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Old 11-01-12, 11:18 AM   #21
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If you have a decent bench vise, you can clamp the flats on the fixed cup in the jaws and use the frame as your lever to unthread it, left-hand threads as you probably already know.
ha, i have been going through people i know attempting to find one with a bench vise. first time i've ever found facebook useful.
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Old 11-02-12, 09:54 AM   #22
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ha, i have been going through people i know attempting to find one with a bench vise. first time i've ever found facebook useful.
The vise trick can work, but it can be difficult to find a vise with nice sharp ends. The fixed cut flats are really thin. Likewise the bike can slip out its grip and you can end up with scratched paint or with getting smacked in the face by the bike you are leaning on. So the lesson is; using the real tool is always a better answer if possible. Almost any LBS will have one and would likely break the cup free for you and charge maybe $10 to do it. Then after you get it all back together you will need to have them tighten it for you, so another $10. You can get the Park branded tool with the pin spanner on the other end for less than that:

$17.55 w/ free 2 day shipping here:

http://www.amazon.com/Park-Tool-HCW-...bottom+bracket

While you are there...might want to look for other bike tools you will eventually need; A crank bolt tool, a crank extractor, a cassette remover, and definately a pedal wrench and maybe a set of cone wrenches if you wheels are not all sealed bearing ones....

Post more questions as they arise. Folks here are glad to help.
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Old 11-02-12, 06:00 PM   #23
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Thanks kisisler for showing me the tool. I already have most of the others you mentioned. Not a pedal wrench though. My box end wrenches have never failed with pedals.

I have a giant adjustable wrench that I think would fit, would it be a big step down from the park tool below?

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The vise trick can work, but it can be difficult to find a vise with nice sharp ends. The fixed cut flats are really thin. Likewise the bike can slip out its grip and you can end up with scratched paint or with getting smacked in the face by the bike you are leaning on. So the lesson is; using the real tool is always a better answer if possible. Almost any LBS will have one and would likely break the cup free for you and charge maybe $10 to do it. Then after you get it all back together you will need to have them tighten it for you, so another $10. You can get the Park branded tool with the pin spanner on the other end for less than that:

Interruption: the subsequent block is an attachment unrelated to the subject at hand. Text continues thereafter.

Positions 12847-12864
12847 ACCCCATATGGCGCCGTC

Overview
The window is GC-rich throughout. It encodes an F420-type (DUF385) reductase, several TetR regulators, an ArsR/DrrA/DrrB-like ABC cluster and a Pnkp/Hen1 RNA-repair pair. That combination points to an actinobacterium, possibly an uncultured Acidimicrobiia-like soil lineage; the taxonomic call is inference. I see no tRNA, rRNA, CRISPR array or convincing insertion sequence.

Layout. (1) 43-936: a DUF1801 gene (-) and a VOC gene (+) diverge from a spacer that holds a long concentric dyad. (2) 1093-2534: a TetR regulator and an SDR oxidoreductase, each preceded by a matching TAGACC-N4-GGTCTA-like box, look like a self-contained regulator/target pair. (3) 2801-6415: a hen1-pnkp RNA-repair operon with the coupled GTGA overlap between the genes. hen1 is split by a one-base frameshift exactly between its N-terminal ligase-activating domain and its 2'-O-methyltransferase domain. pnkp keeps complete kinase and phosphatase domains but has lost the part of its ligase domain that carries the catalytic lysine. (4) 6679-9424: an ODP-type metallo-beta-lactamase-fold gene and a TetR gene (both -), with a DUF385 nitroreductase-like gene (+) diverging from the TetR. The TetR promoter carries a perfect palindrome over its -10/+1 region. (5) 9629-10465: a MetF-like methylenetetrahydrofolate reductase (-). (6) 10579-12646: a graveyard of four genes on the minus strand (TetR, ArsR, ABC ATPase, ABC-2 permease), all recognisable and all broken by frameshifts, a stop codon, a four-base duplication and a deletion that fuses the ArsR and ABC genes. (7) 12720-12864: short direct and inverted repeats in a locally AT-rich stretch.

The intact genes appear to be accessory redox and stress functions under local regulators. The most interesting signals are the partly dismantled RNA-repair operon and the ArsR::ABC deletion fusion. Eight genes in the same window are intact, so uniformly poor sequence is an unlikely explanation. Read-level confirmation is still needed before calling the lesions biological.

$17.55 w/ free 2 day shipping here:

http://www.amazon.com/Park-Tool-HCW-...bottom+bracket

While you are there...might want to look for other bike tools you will eventually need; A crank bolt tool, a crank extractor, a cassette remover, and definately a pedal wrench and maybe a set of cone wrenches if you wheels are not all sealed bearing ones....

Post more questions as they arise. Folks here are glad to help.
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Old 11-02-12, 06:48 PM   #24
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I have a giant adjustable wrench that I think would fit, would it be a big step down from the park tool below?
Probably not that much if it's really nice, but if there's play on the sliding jaw it'll likey end in tears.
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Old 11-02-12, 07:14 PM   #25
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That big adjustable wrench is more likely to slip off of the flats than a "real" fixed cup wrench and should have at least the same clamping arrangement as the proper tool. I believe a decent quality vise is a far better tool than the adjustable.